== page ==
W H A T I S K U N G F U ?




W H A T I S K U N G F U ?


China, although combative and self-defense techniques already existed in China before the founding of the temple. The Shaolin techniques stressed dignity and morality, and the Shaolin teachers were men and women of great integrity. The Ming Dynasty (1368–1644) was considered to be the golden era of kung fu. Healing and self-defense techniques were popular in China from an early period. The techniques developed by the Chinese kung fu masters spread all over Asia, even finding a home on the Ryukyu (pronounced Reeyookoo) island of Okinawa, one of a small chain of islands roughly midway between China and Japan, where kung fu eventually developed into the art of karate. Today, both kung fu and karate are known virtually all over the world. A peaceful mind is less inclined to fight and more inclined to enjoy life. Wan Lai Sheng, a famous kung fu master, was recorded as saying: “Do not ask me how I fight, I only do my (kung fu) exercises.”. The real value of kung fu can be classified under the following: • Kung fu as a form of exercise. • Kung fu as a form of self-defense. • Kung fu as a form of self-discipline and spiritual training.

Left: For nearly 40 years, Oriental kung fu masters have increasingly and openly shared their knowledge with students from many countries, and these countries now boast their own masters of international standing.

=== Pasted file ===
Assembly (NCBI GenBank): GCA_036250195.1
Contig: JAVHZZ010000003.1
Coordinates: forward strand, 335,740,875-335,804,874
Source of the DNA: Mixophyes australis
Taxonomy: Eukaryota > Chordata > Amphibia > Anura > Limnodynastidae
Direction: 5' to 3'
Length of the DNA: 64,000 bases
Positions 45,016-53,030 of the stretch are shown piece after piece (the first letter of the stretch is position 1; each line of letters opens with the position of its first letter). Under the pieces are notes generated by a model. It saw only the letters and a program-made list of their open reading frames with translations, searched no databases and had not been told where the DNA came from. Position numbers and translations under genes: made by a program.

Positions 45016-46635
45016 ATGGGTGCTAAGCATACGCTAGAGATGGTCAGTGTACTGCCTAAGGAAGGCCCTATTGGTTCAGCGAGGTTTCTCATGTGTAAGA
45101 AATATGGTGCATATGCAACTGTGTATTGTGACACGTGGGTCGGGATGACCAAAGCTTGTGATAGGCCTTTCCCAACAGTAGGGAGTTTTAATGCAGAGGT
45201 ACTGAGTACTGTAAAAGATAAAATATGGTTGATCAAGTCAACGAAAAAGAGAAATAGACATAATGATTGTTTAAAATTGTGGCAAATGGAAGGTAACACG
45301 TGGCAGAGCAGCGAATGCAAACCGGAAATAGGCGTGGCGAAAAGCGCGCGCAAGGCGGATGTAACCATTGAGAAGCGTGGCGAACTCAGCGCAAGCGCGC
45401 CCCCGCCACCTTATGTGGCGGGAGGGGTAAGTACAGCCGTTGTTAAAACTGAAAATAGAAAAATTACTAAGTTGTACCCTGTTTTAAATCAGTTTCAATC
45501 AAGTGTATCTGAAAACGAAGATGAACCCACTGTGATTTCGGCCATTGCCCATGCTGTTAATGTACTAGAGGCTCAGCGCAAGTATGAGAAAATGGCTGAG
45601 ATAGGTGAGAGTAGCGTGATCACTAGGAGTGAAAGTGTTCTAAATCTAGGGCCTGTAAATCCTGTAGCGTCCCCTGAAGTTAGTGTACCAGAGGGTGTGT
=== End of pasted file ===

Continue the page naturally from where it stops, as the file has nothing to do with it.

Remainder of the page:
THE VALUE OF KUNG FU Kung fu is an art form. It is also a method of self-defense—not offense. There are many stories about the legendary power held by kung fu masters. It is useful to remember, however, that although hard training in kung fu brings skill and power, with that power comes responsibility—the responsibility not to be a show-off or a braggart and not to misuse your kung fu skills. EXERCISE Kung fu also has a long tradition of being used to entertain people. During the Ching Dynasty (1644–1911), medicine sellers would use kung fu to attract crowds. The martial arts book Barefoot Zen describes a staged fight between two medicine sellers: “During the long journey from Sichuan to the misty peaks of Honan Province, Chu found that the food, language, customs, people, and villages varied considerably. In one village, the name of which he could not pronounce, he saw two medicine sellers fighting in the street. They growled at each other, leapt high into the air, clashed, and landed. One of them came down with a mock expression of pain on his face, and the other immediately went on the offensive. The action was terrific: kicks, flips, dodges, punches, and counterpunches, all executed with precision


“If by renouncing a lesser happiness one attains to a happiness that is greater, then let the wise pursue that happiness which

is greater.” Dhammapada: 290